Let’s play with matches
Last week, I went to the PLAY creative gaming festival, which takes place every year in Hamburg, Germany. PLAY17 was both entertaining and educational, with something for people of all ages, including workshops, talks and even a game-themed poetry slam. The highlight of the long weekend, though, was the exhibition spaces, which were filled to the brim with prototypes and new/recent releases by indie developers and students from all over Europe. I had the opportunity to play most of them, and none of them were disappointing. (Except Snake Pass. Hated the controls.)
I’m not really sure what sort of games I expected beforehand, but I vaguely imagined developers playing around with stories, engines and art styles. I don’t think it had popped into my head even once that devs might design their own controllers: as a person coming to games from a consumer perspective, the concept of a game as an exhibition piece, rather than as something in the home or on the go, was completely new to me. So of course, I will now gush about all the shiny new specimens I found at PLAY17 that have their own very special controllers.
This piece involves fire, air and…er…dots.
BloodBank had the distinction of being the only stand in the entire exhibition hall with a bucket of water at the ready. And, despite its name, you were more at risk of burning yourself than losing bodily fluids when trying out this perilous game (hey, you in the comments, stop sniggering).
The content of the game is fairly standard: man wakes up in dark spooky hall; man must try to escape dark spooky hall with nothing but a candle and a snotty handkerchief on his person. And the candle can go out…if the player’s “controller” goes out. Yes, when you step up to the booth to try out BloodBank, the demo assistant hands you a lit safety match, which you hold up to the screen to guide your character in the right direction.
Needless to say, really, I loved BloodBank, because just as the character on-screen is all alone aside from his candle, you are all alone aside from your match. You have no other way to issue prompts to the character, and as your ember fades, you even lose the ability to see your surroundings. There was an added element of danger for me, because I get very nervous around fire, so I was being extra-cautious with my match. The time taken to play the game was obviously very short because a lot of people’s matches extinguished very quickly, but I suppose you could hog the booth and go through several, or cheat with a candle lighter.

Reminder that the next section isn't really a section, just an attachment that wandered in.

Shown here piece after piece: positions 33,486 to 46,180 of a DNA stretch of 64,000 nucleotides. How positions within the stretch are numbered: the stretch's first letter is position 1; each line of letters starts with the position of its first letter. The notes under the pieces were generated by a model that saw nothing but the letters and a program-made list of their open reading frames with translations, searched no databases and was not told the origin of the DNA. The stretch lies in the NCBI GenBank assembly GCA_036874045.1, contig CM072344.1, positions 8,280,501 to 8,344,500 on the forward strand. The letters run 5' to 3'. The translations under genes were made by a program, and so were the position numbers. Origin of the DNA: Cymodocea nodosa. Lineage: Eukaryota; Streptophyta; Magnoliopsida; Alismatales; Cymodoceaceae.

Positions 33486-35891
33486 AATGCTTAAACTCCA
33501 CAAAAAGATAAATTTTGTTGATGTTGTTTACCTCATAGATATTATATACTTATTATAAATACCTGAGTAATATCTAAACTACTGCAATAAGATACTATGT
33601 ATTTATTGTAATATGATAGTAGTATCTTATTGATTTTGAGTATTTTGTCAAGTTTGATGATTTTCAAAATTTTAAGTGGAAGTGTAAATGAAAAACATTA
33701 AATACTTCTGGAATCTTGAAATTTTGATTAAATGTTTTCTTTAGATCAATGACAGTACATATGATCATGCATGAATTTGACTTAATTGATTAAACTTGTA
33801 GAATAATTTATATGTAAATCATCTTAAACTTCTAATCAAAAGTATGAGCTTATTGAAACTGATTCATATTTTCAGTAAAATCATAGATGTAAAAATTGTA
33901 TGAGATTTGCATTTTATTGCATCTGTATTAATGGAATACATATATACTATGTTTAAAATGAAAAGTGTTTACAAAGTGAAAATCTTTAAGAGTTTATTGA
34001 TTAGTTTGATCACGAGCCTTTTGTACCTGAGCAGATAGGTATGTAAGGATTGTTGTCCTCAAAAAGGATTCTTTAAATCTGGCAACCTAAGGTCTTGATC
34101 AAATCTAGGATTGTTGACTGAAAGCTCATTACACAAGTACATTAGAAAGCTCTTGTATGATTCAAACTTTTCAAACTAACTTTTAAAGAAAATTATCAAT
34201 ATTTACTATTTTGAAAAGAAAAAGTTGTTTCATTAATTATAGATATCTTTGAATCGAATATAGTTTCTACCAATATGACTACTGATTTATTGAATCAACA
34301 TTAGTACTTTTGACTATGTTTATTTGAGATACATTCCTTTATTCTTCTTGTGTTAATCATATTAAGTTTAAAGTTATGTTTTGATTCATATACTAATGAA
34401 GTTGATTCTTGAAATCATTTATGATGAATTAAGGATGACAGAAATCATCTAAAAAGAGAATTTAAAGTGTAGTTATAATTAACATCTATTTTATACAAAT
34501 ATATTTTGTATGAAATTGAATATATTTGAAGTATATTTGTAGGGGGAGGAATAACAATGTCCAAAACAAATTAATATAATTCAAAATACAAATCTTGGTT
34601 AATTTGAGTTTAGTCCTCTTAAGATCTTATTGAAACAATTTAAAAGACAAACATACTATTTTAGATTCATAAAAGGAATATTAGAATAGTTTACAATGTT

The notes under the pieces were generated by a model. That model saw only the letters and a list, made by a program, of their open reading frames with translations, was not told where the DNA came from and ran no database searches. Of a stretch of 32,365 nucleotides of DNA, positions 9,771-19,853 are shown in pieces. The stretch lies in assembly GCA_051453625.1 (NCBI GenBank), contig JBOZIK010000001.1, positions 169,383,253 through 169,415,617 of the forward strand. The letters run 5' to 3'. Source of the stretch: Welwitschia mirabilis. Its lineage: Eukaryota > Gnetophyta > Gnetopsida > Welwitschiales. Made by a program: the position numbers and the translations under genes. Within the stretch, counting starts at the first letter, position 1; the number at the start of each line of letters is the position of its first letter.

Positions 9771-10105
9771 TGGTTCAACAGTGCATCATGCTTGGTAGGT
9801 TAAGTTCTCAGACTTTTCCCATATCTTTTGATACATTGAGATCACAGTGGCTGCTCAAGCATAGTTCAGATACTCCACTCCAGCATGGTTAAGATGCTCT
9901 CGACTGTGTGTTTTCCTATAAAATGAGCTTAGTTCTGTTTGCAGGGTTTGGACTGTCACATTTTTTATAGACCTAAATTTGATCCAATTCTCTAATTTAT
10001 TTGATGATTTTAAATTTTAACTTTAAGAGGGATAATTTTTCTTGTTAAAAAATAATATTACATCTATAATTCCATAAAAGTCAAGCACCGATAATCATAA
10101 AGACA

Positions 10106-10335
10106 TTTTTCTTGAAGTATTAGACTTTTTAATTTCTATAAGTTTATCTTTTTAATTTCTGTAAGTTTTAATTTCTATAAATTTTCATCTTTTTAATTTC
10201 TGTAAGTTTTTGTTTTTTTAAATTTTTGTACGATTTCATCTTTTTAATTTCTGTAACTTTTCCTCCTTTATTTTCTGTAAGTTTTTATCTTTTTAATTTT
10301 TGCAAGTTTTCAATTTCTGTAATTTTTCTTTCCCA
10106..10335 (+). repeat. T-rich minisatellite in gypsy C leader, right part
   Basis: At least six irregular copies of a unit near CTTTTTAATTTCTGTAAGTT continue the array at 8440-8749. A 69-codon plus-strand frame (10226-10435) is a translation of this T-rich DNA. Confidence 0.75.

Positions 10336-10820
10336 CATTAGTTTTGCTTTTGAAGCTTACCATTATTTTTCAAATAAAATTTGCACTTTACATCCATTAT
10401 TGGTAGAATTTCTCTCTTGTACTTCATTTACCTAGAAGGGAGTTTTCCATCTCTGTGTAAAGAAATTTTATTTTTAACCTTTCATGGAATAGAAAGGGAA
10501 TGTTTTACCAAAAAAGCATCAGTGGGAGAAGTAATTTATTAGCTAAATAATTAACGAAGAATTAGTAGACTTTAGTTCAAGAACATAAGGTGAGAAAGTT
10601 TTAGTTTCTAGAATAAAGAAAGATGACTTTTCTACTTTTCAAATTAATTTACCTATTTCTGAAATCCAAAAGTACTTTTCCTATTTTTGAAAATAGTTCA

This is a game I could see myself playing on an Autumn evening, with a big bag of mini-Milky Ways left over from Halloween and some red wine, were it not for the technical limitations of releasing this on Steam. I discussed with a fellow festival-goer how this would work, and we guessed that it made use of the computer’s webcam. We were told later that experiments in getting this to work with a webcam were unsuccessful due to too much background interference; instead, infra-red detectors from a Wiimote were used to pick up the flame. Still, I’m going to keep my eye out for this game at other indie festivals in the future, because I definitely want to try again. And again. And again.
2. Close the Leaks (Henning Steinbock, Samuel Chapman)
I’ll admit, I walked past Close the Leaks a few times, because I am painfully shy and this game requires four players. I was eventually persuaded to try it out a couple of days into the festival, and while in many ways it is an introvert’s worst nightmare (you need to communicate with your teammates or you will absolutely muck it all up), it’s one of the most inventive and fun games I demoed during the festival.